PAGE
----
Why Did the Buddha Start His Spiritual Journey?

We already know about the Buddha’s discovery of the Four Noble Truths and the Noble Eightfold Path. But what do we know about the time before that and the reasons that prompted the Buddha to leave his home and become a monk?

These are some of the subjects taken up in a wonderful book titled The Life of the Buddha According to the Pali Canon based on the research and translations by a Buddhist scholar Bhikkhu Nanamoli. What this book is trying to accomplish is to present us with the earliest canonical version of the Buddha’s life as described in the scriptures of Theravada Buddhism.

The Buddha in His Youth by Odilon Redon.

In describing his former life, the Buddha said that he “had three palaces; one for winter, one for the summer, and one for the rains.” Indeed, he was surrounded by servants, good food, entertainment, and all the riches of his kingdom were at his disposal. But there was something that troubled him amid all this wealth. The Buddha recounts:

Whilst I had such power and good fortune, yet I thought, ‘When an untaught ordinary man, who is subject to ageing, not safe from ageing, sees another who is aged, he is shocked, for he forgets that he himself is no exception. But I too am subject to ageing, not safe from ageing, and so it cannot befit me to be shocked on seeing another who is aged.’ When I considered this, the vanity of youth entirely left me.

I thought, ‘When an untaught ordinary man, who is subject to sickness, not safe from sickness, sees another who is sick, he is shocked, for he forgets that he himself is no exception. But I too am subject to sickness, not safe from sickness, and so it cannot befit me to be shocked on seeing another who is sick.’ When I considered this, the vanity of health entirely left me.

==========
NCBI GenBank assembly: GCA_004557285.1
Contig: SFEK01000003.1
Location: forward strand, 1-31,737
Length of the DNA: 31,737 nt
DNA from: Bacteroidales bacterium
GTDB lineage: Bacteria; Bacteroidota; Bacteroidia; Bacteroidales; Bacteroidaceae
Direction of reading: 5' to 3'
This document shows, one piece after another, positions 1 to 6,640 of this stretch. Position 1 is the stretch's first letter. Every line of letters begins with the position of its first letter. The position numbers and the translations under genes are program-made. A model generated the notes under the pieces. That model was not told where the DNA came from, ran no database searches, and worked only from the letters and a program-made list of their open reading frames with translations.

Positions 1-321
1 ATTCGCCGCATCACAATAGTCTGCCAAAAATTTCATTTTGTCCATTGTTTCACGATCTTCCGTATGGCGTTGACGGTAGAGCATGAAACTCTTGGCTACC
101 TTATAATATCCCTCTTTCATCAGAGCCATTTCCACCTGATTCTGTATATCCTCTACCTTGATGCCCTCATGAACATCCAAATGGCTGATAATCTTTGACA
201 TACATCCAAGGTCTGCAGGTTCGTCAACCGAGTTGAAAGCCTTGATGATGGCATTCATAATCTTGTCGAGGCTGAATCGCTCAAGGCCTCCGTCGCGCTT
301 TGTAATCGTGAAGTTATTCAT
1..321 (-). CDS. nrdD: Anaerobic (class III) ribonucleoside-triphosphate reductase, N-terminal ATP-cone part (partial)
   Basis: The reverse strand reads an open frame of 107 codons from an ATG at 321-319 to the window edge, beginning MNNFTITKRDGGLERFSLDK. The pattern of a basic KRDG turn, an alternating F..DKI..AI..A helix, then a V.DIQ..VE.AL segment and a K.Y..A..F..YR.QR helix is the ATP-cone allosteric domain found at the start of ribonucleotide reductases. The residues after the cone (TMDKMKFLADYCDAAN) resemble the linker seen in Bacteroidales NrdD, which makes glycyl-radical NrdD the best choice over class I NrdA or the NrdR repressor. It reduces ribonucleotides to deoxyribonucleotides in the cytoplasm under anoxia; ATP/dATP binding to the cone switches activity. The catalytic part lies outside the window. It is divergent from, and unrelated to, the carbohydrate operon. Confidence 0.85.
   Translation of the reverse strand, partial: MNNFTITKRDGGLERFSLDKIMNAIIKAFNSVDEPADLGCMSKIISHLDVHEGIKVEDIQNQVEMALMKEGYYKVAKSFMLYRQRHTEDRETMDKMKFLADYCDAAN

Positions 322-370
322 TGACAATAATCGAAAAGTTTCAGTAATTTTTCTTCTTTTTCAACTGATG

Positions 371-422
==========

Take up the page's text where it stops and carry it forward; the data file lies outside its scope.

I thought, ‘When an untaught ordinary man, who is subject to death, not safe from death, sees another who is dead, he is shocked, for he forgets that he himself is no exception. But I too am subject to death, not safe from death, and so it cannot befit me to be shocked on seeing another who is dead.’ When I considered this, the vanity of life entirely left me.

He concludes with this resolve:

Why being myself subject to birth, ageing, ailment, death, sorrow and defilement, do I seek after what is also subject to these things? Suppose, being myself subject to these things, seeing danger in them, I sought after the unborn, unageing, unailing, deathless, sorrowless, undefiled supreme surcease of bondage, Nibbana?

And so his main search for the path to self-transcendence began. Complement this particular portion of The Life of the Buddha with our articles on the Four Noble Truths, the Noble Eightfold Path, the five Buddhist precepts, 3 Buddhist principles, and 5 best Buddhism books for beginners.

What’s Your Reaction?
+1
0
+1
0
+1
0
+1
0
+1
0
+1
0
+1
0